SB 233 could be voted on again by the House early this session. To learn more about the proposed new voucher and why it is wrong for Georgia’s students, teachers, and taxpayers, read the PAGE SB 233 analysis here. More resources on private school voucher advocacy can be found HERE.


Using PAGE best practices, contact your House of Representatives members now and ask him or her to vote NO on SB 233. Georgia educators, students, and taxpayers want Georgia elected officials to stand up for fiscal transparency, academic accountability, and Georgia public schools. Find your House member’s contact information HERE.


PAGE Response

PAGE Executive Director Craig Harper provided a response to Kemp’s address:


PAGE applauds Gov. Kemp’s proposal to raise Georgia educator salaries by $2,500. This needed boost reflects the essential role of educators and public education in preparing Georgia students and Georgia’s economy for a bright future.


Further, we appreciate the governor’s plan to allocate more than $200 million toward pupil transportation. This proposal, requested by PAGE and in conjunction with other education groups, represents a significant step toward transportation-funding parity between the state and local school districts. 


We are also grateful for the governor’s funding support for Georgia literacy efforts. Together with his recently announced annual funding for school safety, the state budget reflects multiple priorities of PAGE members and Georgia school families. 


Teacher recruitment and retention via salary increases, pupil transportation, literacy, and school safety are critical priorities for our state.


Though we deeply appreciate the governor’s public education funding priorities, we strongly and respectfully disagree that vouchers are in the best interest of Georgia students. PAGE believes that creating a third Georgia private school voucher program will divert critical funding away from public schools which serve 1.6 million Georgia students. These public schools are accountable for student achievement and use of taxpayer funds, in contrast with private schools, which can pick and choose their students. Voucher program costs will hamstring Georgia’s ability to fund public safety and public education. Voucher program costs have soared in other states. Worse, these programs have not been shown to increase student achievement. More vouchers are not the answer, and we look forward to working with the governor and other policymakers on solutions that benefit all Georgia students.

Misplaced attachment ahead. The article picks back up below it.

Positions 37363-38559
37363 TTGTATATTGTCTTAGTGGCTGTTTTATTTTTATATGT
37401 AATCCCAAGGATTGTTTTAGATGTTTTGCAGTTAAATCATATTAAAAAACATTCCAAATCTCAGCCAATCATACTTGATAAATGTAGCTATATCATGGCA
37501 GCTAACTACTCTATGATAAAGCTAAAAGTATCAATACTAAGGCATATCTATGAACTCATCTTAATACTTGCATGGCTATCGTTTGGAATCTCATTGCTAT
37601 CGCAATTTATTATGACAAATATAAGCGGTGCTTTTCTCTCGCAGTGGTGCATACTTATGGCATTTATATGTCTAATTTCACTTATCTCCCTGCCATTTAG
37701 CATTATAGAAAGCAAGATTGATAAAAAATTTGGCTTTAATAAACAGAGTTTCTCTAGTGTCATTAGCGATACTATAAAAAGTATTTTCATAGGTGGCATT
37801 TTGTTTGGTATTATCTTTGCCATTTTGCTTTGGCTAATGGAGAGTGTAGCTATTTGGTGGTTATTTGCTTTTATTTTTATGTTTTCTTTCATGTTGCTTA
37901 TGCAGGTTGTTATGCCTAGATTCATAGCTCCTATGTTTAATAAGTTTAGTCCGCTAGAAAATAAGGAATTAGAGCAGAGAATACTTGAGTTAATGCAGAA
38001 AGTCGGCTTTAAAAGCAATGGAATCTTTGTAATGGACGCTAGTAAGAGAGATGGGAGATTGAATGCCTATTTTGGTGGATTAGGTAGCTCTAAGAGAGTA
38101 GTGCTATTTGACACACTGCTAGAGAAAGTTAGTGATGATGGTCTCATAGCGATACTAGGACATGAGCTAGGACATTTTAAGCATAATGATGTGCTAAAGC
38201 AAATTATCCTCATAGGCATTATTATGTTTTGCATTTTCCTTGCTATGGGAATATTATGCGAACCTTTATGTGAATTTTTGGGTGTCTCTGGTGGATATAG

Watch the State of the State address HERE. Read Gov. Kemp’s full remarks HERE.


Adjournment Resolution Approved

 The House and Senate approved an adjournment resolution setting the calendar for the remainder of the 2024 legislative session:

  • Friday, Jan. 12 – Legislative Day 5

  • Monday, Jan. 22 – Legislative Day 6

  • Tuesday, Jan 23 – Legislative Day 7

  • Wednesday, Jan 24 – Legislative Day 8

  • Thursday, Jan. 25 – Legislative Day 9

  • Friday, Jan. 26 – Legislative Day 10

  • Monday, Jan. 29 – Legislative Day 11

  • Tuesday, Jan. 30 – Legislative Day 12

  • Wednesday, Jan. 31 – Legislative Day 13

  • Thursday, Feb. 1 – Legislative Day 14

  • Monday, Feb. 5 – Legislative Day 15

  • Tuesday, Feb. 6 – Legislative Day 16

  • Wednesday, Feb. 7 – Legislative Day 17

  • Thursday, Feb. 8 – Legislative Day 18

  • Friday, Feb. 9 – Legislative Day 19

  • Monday, Feb. 12 – Legislative Day 20

  • Tuesday, Feb. 13 – Legislative Day 21

  • Thursday, Feb. 15 – Legislative Day 22

  •  Tuesday, Feb. 20 – Legislative Day 23, PAGE Day on Capitol Hill

  • Wednesday, Feb. 21 – Legislative Day 24

  • Thursday, Feb. 22 – Legislative Day 25

  • Monday, Feb. 26 – Legislative Day 26

  • Tuesday, Feb. 27 – Legislative Day 27

  • Wednesday, Feb. 28 – Committee Workday

  • Thursday, Feb. 29 – Legislative Day 28, Crossover Day

  • Monday, March 4 – Legislative Day 29

  • Tuesday, March 5 – Legislative Day 30

  • Wednesday, March 6 – Committee Workday

  • Thursday, March 7 – Legislative Day 31

  • Friday, March 8 – Legislative Day 32

  • Monday, March 11 – Legislative Day 33

  • Tuesday, March 12 – Committee Workday

  • Wednesday, March 13 – Legislative Day 34

  • Thursday, March 14 – Legislative Day 35

  • Monday, March 18 – Legislative Day 36

  • Tuesday, March 19 – Committee Workday

  • Wednesday, March 20 – Legislative Day 37

  • Thursday, March 21 – Legislative Day 38

  • Monday, March 25 – Committee Workday

  • Tuesday, March 26 – Legislative Day 39

  • Thursday, March 28 – Legislative Day 40, Sine Die


 Upcoming Schedule


Friday, Jan. 12 – Legislative Day 4


Tuesday, Jan. 16 Joint Appropriations Hearings, GaDOE Presents at 10:15 a.m